Katty Huertas takes a pictorial approach to his editorial illustrations
Born in Colombia and now based in Washington DC, it was during Katty Huertas’ undergraduate degree that she began experimenting with different mediums such as ceramics, animation, art and digital drawing. âI got a little graphics tablet and started testing it with the software that came with it, nothing too advanced,â she says. “I didn’t see this as a step towards illustration but rather as a new artistic tool.”
Back then it was the heyday of Tumblr and Flickr and whatever Huertas created she posted to her accounts on those sites. Then, one day, his first editorial commission came out of the blue, to create a series of illustrations for the late Lenny Letter (originally created by Lena Dunham and Jennifer Konner). âI was still in school and since I was a fan of the newsletter, I was super excited because they also wanted to pay me. I remember thinking, “I would do this for free!” I definitely don’t think like that anymore, ârecalls Huertas.
“It was my first dive into editorial illustration. I continued to illustrate for them until it closed and had clients here and there through this exhibition, but since I had no idea how the business aspect worked or how to sell myself, my clients were few and far between. ”
Since then, Huertas has grown more savvy and now has a host of repeat clients, often creating jobs for The Washington Post, The New York Times, NBC Today, and Wired, among others. In addition to illustration, Huertas also works through animation and graphic design to create some variety between his projects.
“I can get bored very easily, so I like to jump between projects and mediums. For this reason, I am always looking to expand my toolbox even if I do not always succeed, âshe explains. âI once tried to learn creative coding because I wanted to do more interactive work and realized it wasn’t for me. I started experimenting with animation because I wondered what my paintings and illustrations would look like if they could move. Although it takes a long time, if you know how to draw, you can probably animate frame by frame, which is the type of animation I like the most.
Huertas’ illustration style is figurative, delicate and full of detail and although she creates her editorial work digitally, she has adopted a pictorial aesthetic. âI’m also inspired by the vibrancy of where I grew up and I’ve always been a ‘more is more’ type,â she says. “I want to translate this into my work, which is why my work is often filled to the max.”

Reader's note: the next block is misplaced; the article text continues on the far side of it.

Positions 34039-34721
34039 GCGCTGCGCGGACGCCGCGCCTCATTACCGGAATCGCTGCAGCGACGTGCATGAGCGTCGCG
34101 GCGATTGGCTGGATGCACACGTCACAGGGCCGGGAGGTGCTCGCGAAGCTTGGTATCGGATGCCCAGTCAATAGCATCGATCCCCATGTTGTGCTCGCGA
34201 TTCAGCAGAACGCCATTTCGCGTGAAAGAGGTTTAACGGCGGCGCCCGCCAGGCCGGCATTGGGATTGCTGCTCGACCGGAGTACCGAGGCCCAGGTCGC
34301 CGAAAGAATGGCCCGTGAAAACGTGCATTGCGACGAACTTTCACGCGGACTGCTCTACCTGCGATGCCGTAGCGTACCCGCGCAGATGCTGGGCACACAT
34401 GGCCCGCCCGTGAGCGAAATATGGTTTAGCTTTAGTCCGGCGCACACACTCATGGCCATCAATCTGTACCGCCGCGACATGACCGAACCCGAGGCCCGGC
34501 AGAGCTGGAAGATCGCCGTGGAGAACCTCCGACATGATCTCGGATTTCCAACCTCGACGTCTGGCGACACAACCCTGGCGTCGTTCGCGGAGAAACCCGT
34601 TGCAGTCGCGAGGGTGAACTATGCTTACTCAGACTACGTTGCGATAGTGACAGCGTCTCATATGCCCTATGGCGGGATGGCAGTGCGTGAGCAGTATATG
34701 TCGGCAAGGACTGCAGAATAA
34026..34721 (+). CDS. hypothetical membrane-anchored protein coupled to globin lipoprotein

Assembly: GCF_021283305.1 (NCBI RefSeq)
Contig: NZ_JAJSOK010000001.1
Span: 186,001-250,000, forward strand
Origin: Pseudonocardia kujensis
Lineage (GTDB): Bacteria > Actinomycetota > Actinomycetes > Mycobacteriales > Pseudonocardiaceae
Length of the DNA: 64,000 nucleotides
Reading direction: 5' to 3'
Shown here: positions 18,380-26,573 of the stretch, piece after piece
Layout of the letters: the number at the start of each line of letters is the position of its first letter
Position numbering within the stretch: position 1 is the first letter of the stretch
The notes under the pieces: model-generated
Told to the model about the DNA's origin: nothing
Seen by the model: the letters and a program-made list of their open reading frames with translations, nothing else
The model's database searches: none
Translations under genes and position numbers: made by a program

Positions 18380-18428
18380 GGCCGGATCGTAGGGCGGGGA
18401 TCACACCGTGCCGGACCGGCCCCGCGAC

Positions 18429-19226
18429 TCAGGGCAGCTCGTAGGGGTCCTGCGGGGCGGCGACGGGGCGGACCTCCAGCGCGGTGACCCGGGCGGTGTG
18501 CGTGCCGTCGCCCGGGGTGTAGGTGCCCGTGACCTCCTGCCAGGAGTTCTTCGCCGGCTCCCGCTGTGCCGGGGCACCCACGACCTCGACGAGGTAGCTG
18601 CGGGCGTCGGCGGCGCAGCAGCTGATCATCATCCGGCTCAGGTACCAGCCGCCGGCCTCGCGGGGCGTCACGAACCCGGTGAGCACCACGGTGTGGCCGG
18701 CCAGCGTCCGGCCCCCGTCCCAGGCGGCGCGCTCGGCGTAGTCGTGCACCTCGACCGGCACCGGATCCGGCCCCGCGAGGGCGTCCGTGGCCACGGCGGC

The illustrator enjoys the fast pace of editorial work, often finishing an article two days after receiving the brief and then seeing it in print or online a few days later. “I also like the fact that there is no specific theme you are working on and that you can learn more about different fields like science, politics, arts and culture or technology,” says Huertas. âMy favorite briefs are the ones that allow me to create surreal spaces but make them a little believable through the execution. If an assignment is just to recreate a photo or a place without âmagicâ, then it’s not as fun for me. I also like when the art director gives me free rein to have fun, at least in the sketching phase.
Huertas’ creative process begins with reading the dissertation several times and taking notes, then researching if it is a topic she is unfamiliar with. “I then make some really rough stick-like thumbnails so that I don’t forget my ideas, and I try to jot down a few words with them because it’s happened before that when I look at them again I don’t remember not what they were about, âshe explains. âI try to make these interesting compositionally, but also to bend the reality a bit. For example, it could be a tiny person with a giant pencil or syringes growing flowers with their needles.
After that, she takes three of those ideas and then turns them into fully formed line sketches. Then, once one of them is approved, it starts by blocking the shapes with the last step adding the finer details – this is where Huertas is most in his element.
âI could spend hours sketching hair or adding highlights to something most people won’t even notice,â she says. “I always try to give myself a few hours between finishing and sending an item because time can give you perspective and allow you to see if something is wrong.”
In her personal work, Huertas often explores identity, and when working for a client, she always likes to incorporate part of it where she can. âI also try to be inclusive whenever I illustrate characters to try to balance the lack of representation in what we see there,â she says. “And I want people to slow down and get lost in the details, to bring a sense of magic to everyday life.”